Many employees have been frustrated after being forced to return to the office, only to spend their days in virtual meetings, writes Jared Lindzon.
I’ve been working from home for almost 10 years, and, prior to the last two, people had a lot of questions for me.
“Don’t you get lonely?” – No, I spend half my days on the phone.
“Are you really working, or are you playing video games all day?” – I’m working when I have work to do, but when I don’t, it’s Call of Duty time.
“Do you wear sweatpants every day?” – Yes, of course.
“If you don’t commute, how do you get into work mode each morning?” – I’m not even going to answer that one.
I personally love working from home, but until recently, just about everyone thought I was an outlier, a specific kind of personality that was built for the work-from-home life, myself included.
After spending two years in my shoes — or sweats — many of those same people are just as resistant to the idea of returning to the office as I am. There are certainly a fair number of those who are eager to return to the way things were, but as the rest are forced back to the office, many are asking, “Why should I give this up now?” and won’t be satisfied if their employer returns with, “Because I said so.”
Unfortunately, data suggests that many are.
According to Microsoft’s 2022 Work Trend Index, roughly half of business leaders say their company will return to the office full-time this year. According to the study, many employees have been frustrated after being forced back into the office, only to spend their days in virtual meetings, with 38% of hybrid workers indicating their biggest challenge is knowing when and why to come into the office. Furthermore, only 28% of leaders have created hybrid work agreements that define why and when employees need to go into the office.
Perhaps most concerning for employers, however, is that 52% of workers intend to work remotely or hybrid by the end of this year, one way or another. In any other labor market, they would probably have had to suck it up. In a world where talent is sparse, many employees will have the opportunity to shop around and find an organization with an office structure that suits their preferences.
That is why now is the time for organizations to really consider the purpose and function of their physical workspace, and the tangible benefits it can provide.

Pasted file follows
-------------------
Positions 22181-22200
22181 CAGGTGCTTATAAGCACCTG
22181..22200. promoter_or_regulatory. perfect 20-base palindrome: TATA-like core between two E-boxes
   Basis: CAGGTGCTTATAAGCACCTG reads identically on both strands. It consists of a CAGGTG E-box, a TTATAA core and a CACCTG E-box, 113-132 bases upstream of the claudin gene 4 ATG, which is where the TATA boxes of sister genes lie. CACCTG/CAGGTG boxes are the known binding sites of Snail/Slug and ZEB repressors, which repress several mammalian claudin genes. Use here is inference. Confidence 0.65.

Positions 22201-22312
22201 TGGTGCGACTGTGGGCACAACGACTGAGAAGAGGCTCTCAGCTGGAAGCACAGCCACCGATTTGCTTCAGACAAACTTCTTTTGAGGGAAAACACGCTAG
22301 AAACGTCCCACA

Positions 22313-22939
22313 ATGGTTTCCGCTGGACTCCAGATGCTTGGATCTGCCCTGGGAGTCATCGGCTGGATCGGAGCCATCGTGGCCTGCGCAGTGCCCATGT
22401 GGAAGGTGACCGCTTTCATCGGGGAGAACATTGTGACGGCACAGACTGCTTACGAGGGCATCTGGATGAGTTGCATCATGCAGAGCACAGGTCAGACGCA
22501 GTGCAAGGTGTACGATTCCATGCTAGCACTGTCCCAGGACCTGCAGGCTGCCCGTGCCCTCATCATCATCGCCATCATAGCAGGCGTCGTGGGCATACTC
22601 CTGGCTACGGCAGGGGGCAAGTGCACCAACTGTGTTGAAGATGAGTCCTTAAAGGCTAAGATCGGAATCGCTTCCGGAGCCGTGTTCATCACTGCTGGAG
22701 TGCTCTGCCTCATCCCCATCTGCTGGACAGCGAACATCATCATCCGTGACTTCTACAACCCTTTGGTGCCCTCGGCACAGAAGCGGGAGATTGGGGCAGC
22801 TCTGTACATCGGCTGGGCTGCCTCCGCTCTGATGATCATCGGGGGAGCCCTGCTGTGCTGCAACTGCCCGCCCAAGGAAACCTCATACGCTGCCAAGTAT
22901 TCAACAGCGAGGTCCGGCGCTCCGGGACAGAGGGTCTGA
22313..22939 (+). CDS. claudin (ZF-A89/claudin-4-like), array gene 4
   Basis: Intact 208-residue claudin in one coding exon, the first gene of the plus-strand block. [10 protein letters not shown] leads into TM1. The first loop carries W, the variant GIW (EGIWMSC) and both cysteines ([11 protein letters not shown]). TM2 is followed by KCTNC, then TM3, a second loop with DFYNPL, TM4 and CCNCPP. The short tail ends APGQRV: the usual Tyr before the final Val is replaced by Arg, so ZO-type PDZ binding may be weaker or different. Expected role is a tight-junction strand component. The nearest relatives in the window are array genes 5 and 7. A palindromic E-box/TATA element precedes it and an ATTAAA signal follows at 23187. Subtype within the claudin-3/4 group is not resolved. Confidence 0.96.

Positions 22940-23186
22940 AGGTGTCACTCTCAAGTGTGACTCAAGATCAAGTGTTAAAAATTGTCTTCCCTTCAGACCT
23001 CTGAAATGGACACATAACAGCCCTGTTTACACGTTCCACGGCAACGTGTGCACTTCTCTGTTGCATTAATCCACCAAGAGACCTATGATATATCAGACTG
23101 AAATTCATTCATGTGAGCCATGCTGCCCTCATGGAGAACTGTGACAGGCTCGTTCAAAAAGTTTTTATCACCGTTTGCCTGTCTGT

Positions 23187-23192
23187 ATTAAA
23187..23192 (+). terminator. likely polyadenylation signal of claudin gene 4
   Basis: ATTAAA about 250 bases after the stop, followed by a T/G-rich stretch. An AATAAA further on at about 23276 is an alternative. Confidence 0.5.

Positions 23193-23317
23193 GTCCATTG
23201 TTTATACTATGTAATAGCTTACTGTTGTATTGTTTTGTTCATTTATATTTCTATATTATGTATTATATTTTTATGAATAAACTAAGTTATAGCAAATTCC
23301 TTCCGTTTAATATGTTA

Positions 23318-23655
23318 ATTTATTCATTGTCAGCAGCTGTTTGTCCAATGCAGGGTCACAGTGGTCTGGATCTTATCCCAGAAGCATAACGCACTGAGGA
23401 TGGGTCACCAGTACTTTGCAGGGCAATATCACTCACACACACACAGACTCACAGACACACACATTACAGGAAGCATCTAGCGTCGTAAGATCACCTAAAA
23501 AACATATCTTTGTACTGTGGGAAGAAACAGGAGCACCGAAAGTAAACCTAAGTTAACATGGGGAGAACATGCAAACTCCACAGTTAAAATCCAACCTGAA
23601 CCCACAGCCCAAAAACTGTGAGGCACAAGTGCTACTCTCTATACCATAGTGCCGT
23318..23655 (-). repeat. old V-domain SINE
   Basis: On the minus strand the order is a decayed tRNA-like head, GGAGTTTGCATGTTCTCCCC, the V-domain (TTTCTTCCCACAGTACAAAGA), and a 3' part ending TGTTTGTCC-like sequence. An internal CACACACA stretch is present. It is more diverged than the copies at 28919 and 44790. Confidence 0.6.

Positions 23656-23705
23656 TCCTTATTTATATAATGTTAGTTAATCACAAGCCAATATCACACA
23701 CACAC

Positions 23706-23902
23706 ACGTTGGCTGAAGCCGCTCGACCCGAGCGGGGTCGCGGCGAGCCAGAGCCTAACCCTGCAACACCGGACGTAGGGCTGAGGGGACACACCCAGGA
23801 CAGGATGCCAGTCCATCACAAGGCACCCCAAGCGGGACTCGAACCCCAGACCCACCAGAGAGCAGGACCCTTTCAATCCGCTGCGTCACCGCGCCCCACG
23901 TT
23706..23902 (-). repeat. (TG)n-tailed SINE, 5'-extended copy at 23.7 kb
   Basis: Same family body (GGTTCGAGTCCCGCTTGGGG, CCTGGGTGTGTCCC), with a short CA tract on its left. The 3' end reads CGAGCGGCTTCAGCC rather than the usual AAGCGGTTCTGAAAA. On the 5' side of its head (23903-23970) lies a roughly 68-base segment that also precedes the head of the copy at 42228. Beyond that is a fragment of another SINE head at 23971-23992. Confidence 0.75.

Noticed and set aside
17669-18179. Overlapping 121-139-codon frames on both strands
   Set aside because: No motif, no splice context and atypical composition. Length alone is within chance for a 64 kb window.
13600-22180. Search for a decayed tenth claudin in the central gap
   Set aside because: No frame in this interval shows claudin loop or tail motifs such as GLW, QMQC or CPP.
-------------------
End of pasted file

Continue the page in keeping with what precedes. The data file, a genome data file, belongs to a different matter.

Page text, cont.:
A quick history lesson; we didn’t always work in centralized locations. In fact, prior to the industrial revolution, most people worked on their own properties. Raw materials were grown from the land that surrounded them, while early manufacturing was completed in workshops on private property (which is where the term “cottage industry” comes from).
The industrial revolution changed all that by making manufacturing a group activity. Standardization, which was the theme of the early 20th century, brought people out of their homes and gave work a designation time and place for the first time in human history. The system accomplished its intended purpose: greater output at a lower cost.
But over time, as we transitioned away from an economy built on physical labor towards one based on services and digital products, those same structures remained. By the time the iPhone was unveiled in 2007, there really wasn’t a good reason for employees to show up to the same place at the same time every day, other than a century of tradition. Once work became mobile, centralized work effectively became optional, even if most of us didn’t see it that way.
But, of course, most do now. The unanticipated remote work experiment of the last two years has proven what I’ve known for a decade; “because that’s the way it’s always been done” isn’t a good enough reason to wake up an hour earlier just to sit in traffic.
“Coming from their comfortable setup back to the office, it has to feel worth the trip,” explained Val Elbert, a managing director at the Boston Consulting Group, during a panel I moderated as part of vivowire22.
In other words, the workplace needs to offer more than the resources most of us now have readily available from the comfort of our own homes, and not by a small margin, either. There needs to be enough perceived additional value in what that space has to offer those employees who would prefer to stay home to justify the time and cost of commuting.
In order to do so, organizations need to really consider which elements of their employees’ work lives can truly benefit from in-person interaction, but most won’t have to dig too deep. No matter how expensive gas gets, nobody wants to attend every meeting, social event, brainstorming session, and mentoring engagement through a screen.
Rather than looking at the office as a workspace, employers should instead consider how they can use it as a “culture space,” a term I learned from Janet Pogue McLaurin, the Global Workplace Research Director for Gensler, during another vivowire22 panel on How To Reinvent The Office In a Hybrid World.
She explains that if the office is no longer the only space where work gets done, it needs to take on a new role; one that is dedicated to activities that truly benefit from face-to-face interaction.
And there are plenty of elements of our work lives that do, but if managers aren’t prepared to answer the simple question “why do I need to come into the office today?” each time they ask their employees to do so, those employees aren’t likely to stick around for long.